- Bloom’s Taxonomy
- Gagné’s Nine Events of Instruction
Adult Learning Theory proposes that personal characteristics, context, and practical application lie at the core of adult learning abilities. Unlike younger audiences, adult learners not only have a breadth of experience from which they can draw upon while training, but their intellectual capabilities are greater. That being said, as adult learners age, their sensory-motor abilities diminish. Adult Learning Theory takes all of these factors into account when creating effective instructional learning designs or online courses. It mainly emphasizes leveraging the power of learners’ past experiences to breed a sense of personal control and applicability.
Bloom’s Taxonomy constitutes a framework for the development of learning objectives. As mentioned, you’ll need to create learning goals that are actionable. For example, a well-defined learning objective is “Learners will be able to make cold calls the correct way,” and not “Learners will know cold calling tips and techniques.” However, in order to design a course based on specific learning objectives, you’ll need to understand the different levels of cognitive learning. Starting from the most basic of processes, Bloom’s Taxonomy states that you need to remember, understand, apply, analyze, evaluate, and create in order for learning objectives to be effectively instilled.
Gagné’s Nine Events of Instruction focuses on the information processing that occurs when adults are presented with instructional stimuli. It fixates on learning objectives and how to effectively develop a training program in a way that efficiently confirms those objectives. The nine events are:
- Gain attention
- Provide learning objectives
- Stimulate recall of prior knowledge
- Present the material
- Provide guidance for learning
- Elicit performance
- Provide feedback
- Assess performance
- Enhance retention and transfer
Challenges that Instructional Designers Face
While instructional design is a well-established field, the learning and development realm is constantly and rapidly evolving. In this section, we’ll describe some of these challenges and propose methods for addressing them.
1. Wearing too many hats
The role of the instructional designer can be hard to define as it often pulls them in many directions. Think back to the ADDIE model. The analysis phase requires extensive research in order to identify your learners’ knowledge gaps. Then, during the design phase, you’ll have to be well-versed in learning theories to determine the overall structure and method of delivering your course. The development stage involves a lot of research, writing, proficiency with eLearning authoring tools, and project management skills to ensure timely completion of your projects. Moreover, while developing the course, you might need to have graphic design, video production, and sometimes even coding skills.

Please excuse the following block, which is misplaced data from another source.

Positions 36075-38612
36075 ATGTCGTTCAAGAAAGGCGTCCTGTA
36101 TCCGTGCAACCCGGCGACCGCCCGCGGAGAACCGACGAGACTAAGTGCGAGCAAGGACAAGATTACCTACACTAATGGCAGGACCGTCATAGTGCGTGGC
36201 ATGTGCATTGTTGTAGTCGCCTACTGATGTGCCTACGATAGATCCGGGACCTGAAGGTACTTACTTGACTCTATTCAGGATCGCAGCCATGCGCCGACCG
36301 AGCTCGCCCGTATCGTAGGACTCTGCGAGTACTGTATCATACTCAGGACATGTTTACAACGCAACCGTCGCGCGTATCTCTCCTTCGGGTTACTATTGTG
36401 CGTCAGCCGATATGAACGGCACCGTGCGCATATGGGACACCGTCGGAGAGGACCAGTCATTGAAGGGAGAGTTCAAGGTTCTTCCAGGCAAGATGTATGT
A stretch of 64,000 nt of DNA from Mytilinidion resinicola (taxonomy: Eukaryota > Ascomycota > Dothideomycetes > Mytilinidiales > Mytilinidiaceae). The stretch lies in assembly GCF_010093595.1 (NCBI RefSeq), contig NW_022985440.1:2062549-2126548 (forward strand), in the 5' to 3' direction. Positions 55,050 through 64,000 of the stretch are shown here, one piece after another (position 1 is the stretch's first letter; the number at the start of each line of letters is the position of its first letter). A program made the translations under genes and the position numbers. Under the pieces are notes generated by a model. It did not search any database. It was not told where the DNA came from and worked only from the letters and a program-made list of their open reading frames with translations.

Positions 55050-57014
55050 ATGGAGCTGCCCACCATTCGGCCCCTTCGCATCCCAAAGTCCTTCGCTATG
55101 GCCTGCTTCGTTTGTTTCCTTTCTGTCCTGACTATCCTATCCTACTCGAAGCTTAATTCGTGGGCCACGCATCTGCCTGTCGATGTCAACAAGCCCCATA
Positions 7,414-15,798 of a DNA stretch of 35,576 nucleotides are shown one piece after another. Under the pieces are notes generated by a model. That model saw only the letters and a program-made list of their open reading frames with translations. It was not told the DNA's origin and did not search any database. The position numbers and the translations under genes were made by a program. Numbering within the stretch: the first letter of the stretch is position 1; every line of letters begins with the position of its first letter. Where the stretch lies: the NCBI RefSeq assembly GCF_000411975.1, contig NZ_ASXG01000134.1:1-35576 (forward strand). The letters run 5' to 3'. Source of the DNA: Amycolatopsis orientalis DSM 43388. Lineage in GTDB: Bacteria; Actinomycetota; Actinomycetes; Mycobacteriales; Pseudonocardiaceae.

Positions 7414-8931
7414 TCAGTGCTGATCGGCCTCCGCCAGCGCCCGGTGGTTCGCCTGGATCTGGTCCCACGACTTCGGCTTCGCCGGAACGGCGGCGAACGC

Overcoming this challenge
Very rarely will one instructional designer have all of these abilities developed at the same high level. The best way to work around these issues is to know your strengths and weaknesses. That way, you can source external help for anything beyond your scope of expertise. For example, Jane Bozarth, director of research for The eLearning Guild, believes that now is the time for an instructional designer to think about choosing an area of specialization.
The line between, say, designer and developer, and maybe even a multimedia producer, has always been kind of blurry, but now there are really specific, real detailed things they might need to learn more about. It’s not just a hat, it’s really deciding, are you a video person, are you an audio person, are you a multimedia person? I think you may need to start looking at where you might wanna think about specializing.
However, in some cases, choosing the right eLearning authoring tool can facilitate an ID’s work so they don’t need to look for another expert’s help. For example, iSpring Suite can help overcome the technological hurdles by doing much of the heavy lifting when creating eLearning courses, training videos, interactions, or dialog simulations.
2. Rapidly evolving changes in the industry
As mentioned, eLearning, and therefore instructional design, is one of the fastest growing industries in the world. New educational technologies are flooding the market at unparalleled speeds. So, to stay on top of ever-emerging technologies, instructional designers have to learn continuously. It has never been more challenging to stay ahead of the curve.
Overcoming this challenge
According to Joe Ganci, president of eLearningJoe, a consulting and training eLearning company, to keep pace with the “next big thing”, IDs have to regularly research new trends and products within the industry and go about familiarizing themselves with them.
Instructional designers, like doctors and lawyers, always have to do researching and understanding and being able to practice all new things. They also need to see what’s happening in other fields, because very often what we do in the learning field eventually is adopted from other fields. Virtual reality and augmented reality, all these things are happening in many, many fields, right?
3. Creating learner-centered experiences
Instructional design principles dictate that to maximize a student’s learning potential, instruction should be learner-centered. That is, the method of instructional delivery should focus on the learner’s style of learning, prior knowledge, and personal experiences. Thus, the challenge is that there is no all-encompassing solution for providing instruction. So, how does one effectively create courses that cater to the inherent differences and experiences of all learners?
Overcoming this challenge